Courtesy of Dreamworks Animation
When Shrek came out in 2001, it hardly looked like the stuff of Academy Awards and placement in the Library of Congress’s National Film Registry. Coming from the upstart DreamWorks animation department, it was basically a feature-length Disney diss track, complete with copious fart jokes and Mike Myers playing the titular ogre with an inexplicable Scottish accent.
But the film would go on to win the first-ever Oscar for Best Animated Feature, spawn a stage musical, become enshrined in the aforementioned National Film Registry (thus canonizing it as a work of historical and cultural significance), and even vastly expand the shelf life of the band Smash Mouth, whose performances of “All Star” and “I’m a Believer” bookend the movie.
The story of a crabby green ogre who just wants a bunch of fairy-tale characters to stay out of his swamp, Shrek would become not only a box-office blockbuster, but also a massive hit on DVD, cable, and eventually streaming. It’s officially a cross-generational sensation, whether you like the movie or not.
Part of Shrek‘s appeal lies in its simplicity: It takes a familiar, Disneyfied fairy-tale world and upends it with a farting ogre, a talking donkey voiced by Eddie Murphy, a butt-kicking princess voiced by Cameron Diaz, and a diminutive, treacherous villain named Lord Farquaad, voiced by John Lithgow. But there really are a lot of familiar fairy-tale beats: a quest, a dragon, a princess, a love story. If you were the kind of kid who owned Disney coloring books but also drew fart-plumes behind the princesses, Shrek was the movie you didn’t know you needed.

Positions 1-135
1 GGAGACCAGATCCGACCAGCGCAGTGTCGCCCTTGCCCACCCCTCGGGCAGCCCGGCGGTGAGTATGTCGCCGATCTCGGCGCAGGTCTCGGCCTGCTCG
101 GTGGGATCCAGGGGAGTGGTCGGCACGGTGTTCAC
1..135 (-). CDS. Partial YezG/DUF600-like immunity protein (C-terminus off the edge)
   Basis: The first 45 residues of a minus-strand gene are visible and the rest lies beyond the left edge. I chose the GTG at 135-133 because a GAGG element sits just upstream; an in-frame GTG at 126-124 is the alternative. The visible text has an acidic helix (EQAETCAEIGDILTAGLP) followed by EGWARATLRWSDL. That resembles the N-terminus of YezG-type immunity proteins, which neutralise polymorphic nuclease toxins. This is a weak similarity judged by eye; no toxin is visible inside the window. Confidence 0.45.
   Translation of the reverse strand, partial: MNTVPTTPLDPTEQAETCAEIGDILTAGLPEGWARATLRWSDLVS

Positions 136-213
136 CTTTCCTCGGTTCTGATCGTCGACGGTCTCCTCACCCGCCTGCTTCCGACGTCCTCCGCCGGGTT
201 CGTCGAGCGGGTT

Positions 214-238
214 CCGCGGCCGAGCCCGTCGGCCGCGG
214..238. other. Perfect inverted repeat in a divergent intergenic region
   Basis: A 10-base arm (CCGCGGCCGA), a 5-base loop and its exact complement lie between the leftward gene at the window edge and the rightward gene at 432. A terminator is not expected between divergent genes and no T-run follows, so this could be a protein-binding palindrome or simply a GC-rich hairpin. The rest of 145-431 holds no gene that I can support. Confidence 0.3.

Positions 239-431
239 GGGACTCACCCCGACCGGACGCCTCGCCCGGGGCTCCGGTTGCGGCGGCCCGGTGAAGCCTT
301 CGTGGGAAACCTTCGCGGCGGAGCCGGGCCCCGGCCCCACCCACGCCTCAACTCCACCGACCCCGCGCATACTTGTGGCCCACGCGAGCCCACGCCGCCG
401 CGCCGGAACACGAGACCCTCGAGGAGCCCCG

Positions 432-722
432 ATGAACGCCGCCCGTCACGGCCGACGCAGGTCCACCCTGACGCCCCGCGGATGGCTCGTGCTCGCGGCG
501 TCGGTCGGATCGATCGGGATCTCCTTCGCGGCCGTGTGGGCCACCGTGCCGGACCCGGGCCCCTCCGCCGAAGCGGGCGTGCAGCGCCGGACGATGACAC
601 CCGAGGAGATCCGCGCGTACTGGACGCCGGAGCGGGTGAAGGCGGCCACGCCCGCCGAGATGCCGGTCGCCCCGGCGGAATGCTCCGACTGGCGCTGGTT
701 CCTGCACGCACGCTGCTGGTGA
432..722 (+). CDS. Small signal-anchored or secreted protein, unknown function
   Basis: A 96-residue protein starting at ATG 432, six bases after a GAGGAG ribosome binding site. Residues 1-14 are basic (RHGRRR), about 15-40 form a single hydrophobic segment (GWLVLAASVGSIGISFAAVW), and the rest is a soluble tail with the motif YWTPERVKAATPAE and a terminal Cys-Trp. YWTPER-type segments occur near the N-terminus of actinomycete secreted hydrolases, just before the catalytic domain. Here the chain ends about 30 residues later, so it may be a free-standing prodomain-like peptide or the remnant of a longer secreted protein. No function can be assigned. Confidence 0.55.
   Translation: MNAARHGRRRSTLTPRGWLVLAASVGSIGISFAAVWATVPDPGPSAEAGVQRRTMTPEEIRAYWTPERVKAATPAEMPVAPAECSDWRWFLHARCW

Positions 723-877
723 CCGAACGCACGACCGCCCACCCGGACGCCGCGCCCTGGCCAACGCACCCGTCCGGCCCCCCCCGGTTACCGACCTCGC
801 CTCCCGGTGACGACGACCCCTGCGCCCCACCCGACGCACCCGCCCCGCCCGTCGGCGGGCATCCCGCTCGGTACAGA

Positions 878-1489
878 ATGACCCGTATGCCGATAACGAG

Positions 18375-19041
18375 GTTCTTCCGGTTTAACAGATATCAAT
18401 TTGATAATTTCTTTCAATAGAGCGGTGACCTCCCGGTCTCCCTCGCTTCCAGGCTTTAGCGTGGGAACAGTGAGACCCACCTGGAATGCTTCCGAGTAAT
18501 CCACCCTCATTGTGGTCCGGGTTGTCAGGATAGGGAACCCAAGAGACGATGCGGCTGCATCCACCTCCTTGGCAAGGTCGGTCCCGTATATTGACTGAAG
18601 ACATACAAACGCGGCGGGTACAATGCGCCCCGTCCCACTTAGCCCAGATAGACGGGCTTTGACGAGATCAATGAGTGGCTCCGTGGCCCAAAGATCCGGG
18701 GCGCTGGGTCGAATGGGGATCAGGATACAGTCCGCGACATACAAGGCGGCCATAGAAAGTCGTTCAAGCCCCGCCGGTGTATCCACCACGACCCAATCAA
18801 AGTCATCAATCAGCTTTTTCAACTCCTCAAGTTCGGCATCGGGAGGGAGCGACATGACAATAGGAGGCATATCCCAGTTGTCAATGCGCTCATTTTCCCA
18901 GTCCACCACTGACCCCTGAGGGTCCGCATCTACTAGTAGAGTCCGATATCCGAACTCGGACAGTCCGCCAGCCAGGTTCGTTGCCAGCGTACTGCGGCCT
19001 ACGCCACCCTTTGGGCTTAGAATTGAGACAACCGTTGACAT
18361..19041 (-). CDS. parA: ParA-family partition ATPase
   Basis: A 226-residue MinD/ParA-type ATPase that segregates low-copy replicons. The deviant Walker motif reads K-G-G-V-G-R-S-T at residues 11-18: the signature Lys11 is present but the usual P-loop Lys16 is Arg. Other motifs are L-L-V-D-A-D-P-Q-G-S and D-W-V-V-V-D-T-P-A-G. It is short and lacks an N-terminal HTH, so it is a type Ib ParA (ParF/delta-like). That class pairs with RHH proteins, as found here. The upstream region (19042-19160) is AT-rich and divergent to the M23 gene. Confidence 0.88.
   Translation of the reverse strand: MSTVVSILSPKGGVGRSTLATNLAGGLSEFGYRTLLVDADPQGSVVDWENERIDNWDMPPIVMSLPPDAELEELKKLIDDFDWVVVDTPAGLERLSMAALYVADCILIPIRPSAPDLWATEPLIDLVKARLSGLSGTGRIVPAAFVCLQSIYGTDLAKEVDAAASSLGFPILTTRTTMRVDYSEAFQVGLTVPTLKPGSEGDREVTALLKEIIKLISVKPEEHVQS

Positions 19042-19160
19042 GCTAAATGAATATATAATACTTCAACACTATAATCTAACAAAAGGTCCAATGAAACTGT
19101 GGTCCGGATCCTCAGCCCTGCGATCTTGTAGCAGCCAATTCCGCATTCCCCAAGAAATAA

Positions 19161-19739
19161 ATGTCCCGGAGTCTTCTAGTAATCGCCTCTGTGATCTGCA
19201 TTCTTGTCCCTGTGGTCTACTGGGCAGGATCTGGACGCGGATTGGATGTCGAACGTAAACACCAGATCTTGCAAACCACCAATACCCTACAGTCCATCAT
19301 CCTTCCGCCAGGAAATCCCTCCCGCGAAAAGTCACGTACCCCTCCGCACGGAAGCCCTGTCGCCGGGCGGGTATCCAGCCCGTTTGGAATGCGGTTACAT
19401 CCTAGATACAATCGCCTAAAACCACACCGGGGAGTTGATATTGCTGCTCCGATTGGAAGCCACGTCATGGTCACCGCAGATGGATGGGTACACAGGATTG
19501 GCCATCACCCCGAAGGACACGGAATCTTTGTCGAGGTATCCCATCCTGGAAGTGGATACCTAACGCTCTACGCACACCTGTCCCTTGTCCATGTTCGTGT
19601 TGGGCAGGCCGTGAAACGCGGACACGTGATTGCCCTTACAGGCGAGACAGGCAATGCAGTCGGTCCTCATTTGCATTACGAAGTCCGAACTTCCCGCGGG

The film experienced a lengthy and troubled production (it wasn’t DreamWorks’s top priority, the character of Shrek had to be re-recorded when Chris Farley died, and so on), which helped force a fair bit of innovation. Shrek‘s pop-song needle drops were essentially unheard-of for animated features in 2001, and that’s saying nothing of the sheer number of small children who have — because of Shrek — spent countless hours becoming exposed to John Cale’s version of Leonard Cohen’s “Hallelujah.” Shrek may fall back on easy gags, but it’s also weird, in ways most big-money animation franchises wouldn’t dare to try.
It’s that in-between quality — too naughty and gross to hang with the Disney crowd, too dated by its song placement to be called “timeless,” too diminished by the declining quality of its sequels to be hailed for its quality control — that makes Shrek such a curious franchise. At some point, it just… kept hanging around, ingratiating itself into childhood after childhood, until its flaws became essentially irrelevant. It’s beloved, and that’s enough.
The Pop Culture Happy Hour podcast panel is Stephen Thompson, Aisha Harris, and Cyrena Touros. The audio was produced by Candice Lim and edited by Jessica Reedy.